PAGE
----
Hugo Pratt created his Corto Maltese stories in the 1960s and 1970s. They’re revered around the world well beyond even the current audience for graphic novels, yet even with the advances in creative intellect applied to the medium they’re still unique. The reason may simply be that true genius cannot be effectively copied. If a single volume has to be distilled from an impressive dozen as the essence of Corto Maltese it’s surely Celtic Tales. Over six stories it doesn’t just chronicle Corto’s 1917-1918 tour of Europe, but Pratt’s dazzling virtuosity and mastery of the story form. Corto Maltese the adventurer is common to almost all the books, but Celtic Tales also features mystical interludes, historical tragedy, puppetry, and the concept of Britain’s mythical creatures threatened by possible German invasion and their accompanying Teutonic legends. Opening in Venice, where he’d return in Fable of Venice, it closes with Corto among the Australian troops fighting the battle of the Somme. Thinly disguised versions of real people have cameos, such as a future Greek shipping magnate and an American writer, while others such as the Red Baron are named.

The national rivalries of World War I float over Corto, who is always his own man, but Pratt initially uses the conflicts around Europe to spur Corto’s searches for hidden gold. It’s clarified that to him this is the means to adventure, not an end in itself, and he cares little for the reward other than how it can help others, which actually makes him sound more considerate than he often is. It’s also a rare insight into a largely unknowable person. What we know of Corto is generally via the love, trust and affection others have for him, and their disclosures in passing, a stay in a Perth jail referenced, suggesting he was also in Australia at one point. However, Pratt prefers to maintain mystique, so deliberately chose a place name also found in Scotland. He additionally offers an occasional gnomic mythologising pronunciation from Corto, one here being that he’s not decided when he’s going to die. His presence anywhere is largely prompt rather than protagonist, and that’s well represented, especially when he organises an effective rescue of stolen gold without appearing in person until the final five pages.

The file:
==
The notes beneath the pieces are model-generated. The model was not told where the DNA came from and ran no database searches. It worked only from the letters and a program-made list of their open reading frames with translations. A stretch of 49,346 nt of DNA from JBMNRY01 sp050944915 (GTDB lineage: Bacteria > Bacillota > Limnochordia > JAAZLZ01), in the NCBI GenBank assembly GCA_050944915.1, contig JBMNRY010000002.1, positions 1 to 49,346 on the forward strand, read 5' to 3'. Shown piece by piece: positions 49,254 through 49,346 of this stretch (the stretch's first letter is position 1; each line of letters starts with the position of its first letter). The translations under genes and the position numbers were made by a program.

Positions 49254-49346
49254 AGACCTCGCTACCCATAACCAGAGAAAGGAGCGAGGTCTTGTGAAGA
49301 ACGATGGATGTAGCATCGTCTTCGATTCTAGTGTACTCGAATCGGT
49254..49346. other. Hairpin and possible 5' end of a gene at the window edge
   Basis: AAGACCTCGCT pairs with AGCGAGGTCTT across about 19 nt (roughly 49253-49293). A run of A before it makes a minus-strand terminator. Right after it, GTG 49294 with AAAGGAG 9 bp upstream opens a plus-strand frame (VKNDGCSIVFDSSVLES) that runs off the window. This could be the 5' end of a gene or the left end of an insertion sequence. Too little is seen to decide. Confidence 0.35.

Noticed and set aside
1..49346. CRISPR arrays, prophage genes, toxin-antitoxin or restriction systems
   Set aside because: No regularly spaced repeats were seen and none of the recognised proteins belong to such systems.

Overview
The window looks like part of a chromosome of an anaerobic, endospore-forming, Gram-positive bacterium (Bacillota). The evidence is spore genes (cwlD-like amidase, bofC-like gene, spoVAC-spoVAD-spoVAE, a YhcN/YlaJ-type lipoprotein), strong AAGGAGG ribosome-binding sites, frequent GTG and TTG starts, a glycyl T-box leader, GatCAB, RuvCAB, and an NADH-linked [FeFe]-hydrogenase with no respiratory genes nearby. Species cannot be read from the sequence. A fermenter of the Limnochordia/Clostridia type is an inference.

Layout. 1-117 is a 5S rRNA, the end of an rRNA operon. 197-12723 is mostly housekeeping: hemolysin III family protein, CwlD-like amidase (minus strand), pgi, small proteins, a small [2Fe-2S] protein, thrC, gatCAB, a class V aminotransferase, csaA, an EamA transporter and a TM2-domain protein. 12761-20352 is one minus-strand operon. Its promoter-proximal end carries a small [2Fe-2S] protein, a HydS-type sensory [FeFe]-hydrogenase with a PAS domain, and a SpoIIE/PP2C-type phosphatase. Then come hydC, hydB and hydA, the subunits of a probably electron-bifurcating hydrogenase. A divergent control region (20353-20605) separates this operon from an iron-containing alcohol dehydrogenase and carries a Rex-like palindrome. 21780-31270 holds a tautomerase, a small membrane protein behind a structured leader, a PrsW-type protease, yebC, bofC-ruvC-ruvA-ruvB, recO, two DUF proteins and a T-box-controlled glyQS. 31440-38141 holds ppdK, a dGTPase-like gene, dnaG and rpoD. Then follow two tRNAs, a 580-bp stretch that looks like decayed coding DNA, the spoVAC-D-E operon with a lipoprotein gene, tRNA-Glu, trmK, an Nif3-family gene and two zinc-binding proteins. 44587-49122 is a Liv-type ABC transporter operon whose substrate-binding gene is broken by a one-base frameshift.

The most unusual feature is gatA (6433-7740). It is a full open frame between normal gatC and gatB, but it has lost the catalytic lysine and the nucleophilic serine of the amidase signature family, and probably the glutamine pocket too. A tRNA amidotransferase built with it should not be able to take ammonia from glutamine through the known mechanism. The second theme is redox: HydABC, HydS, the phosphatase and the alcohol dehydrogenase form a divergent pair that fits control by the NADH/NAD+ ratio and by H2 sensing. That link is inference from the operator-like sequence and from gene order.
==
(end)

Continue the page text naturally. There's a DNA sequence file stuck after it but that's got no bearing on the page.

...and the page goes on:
Pratt’s chosen artistic form is impressionism, but his lines and splodges of ink combine to cement visually memorable locations. Smoky Shakespearean half-worlds, Irish cemeteries, Somme battlefields and the eccentricity of Stonehenge are all vividly recreated, the personalities are richly presented and easily distinguished, and a shadow puppet show is brought to beautiful life in delicate silhouette. This is unusually obvious showmanship on Pratt’s part, as he’s more generally inclined to conceal his talent, the stories flowing so well it passes unnoticed, but the display fits the theatrical emphasis of several pieces.

The tragic Irish story mulls on heroism and myth, but otherwise a quirkiness infuses the content, never more so than in the penultimate tale. It features an arch Red Baron, literary criticism, pontification on wine, an impossible shot and a glimpse into the future. It’s great.

Everything that makes Corto Maltese such a beguiling series is present in quantity over these pages. The moods shift, the art is wonderful, and there’s considerable variety. If you’ve heard about Corto Maltese and aren’t sure what to sample, Celtic Tales is the one. It was previously available in English in 1996 as The Celts from Harvill Press, but this translation is better. Corto’s next destination is Africa in The Ethiopian.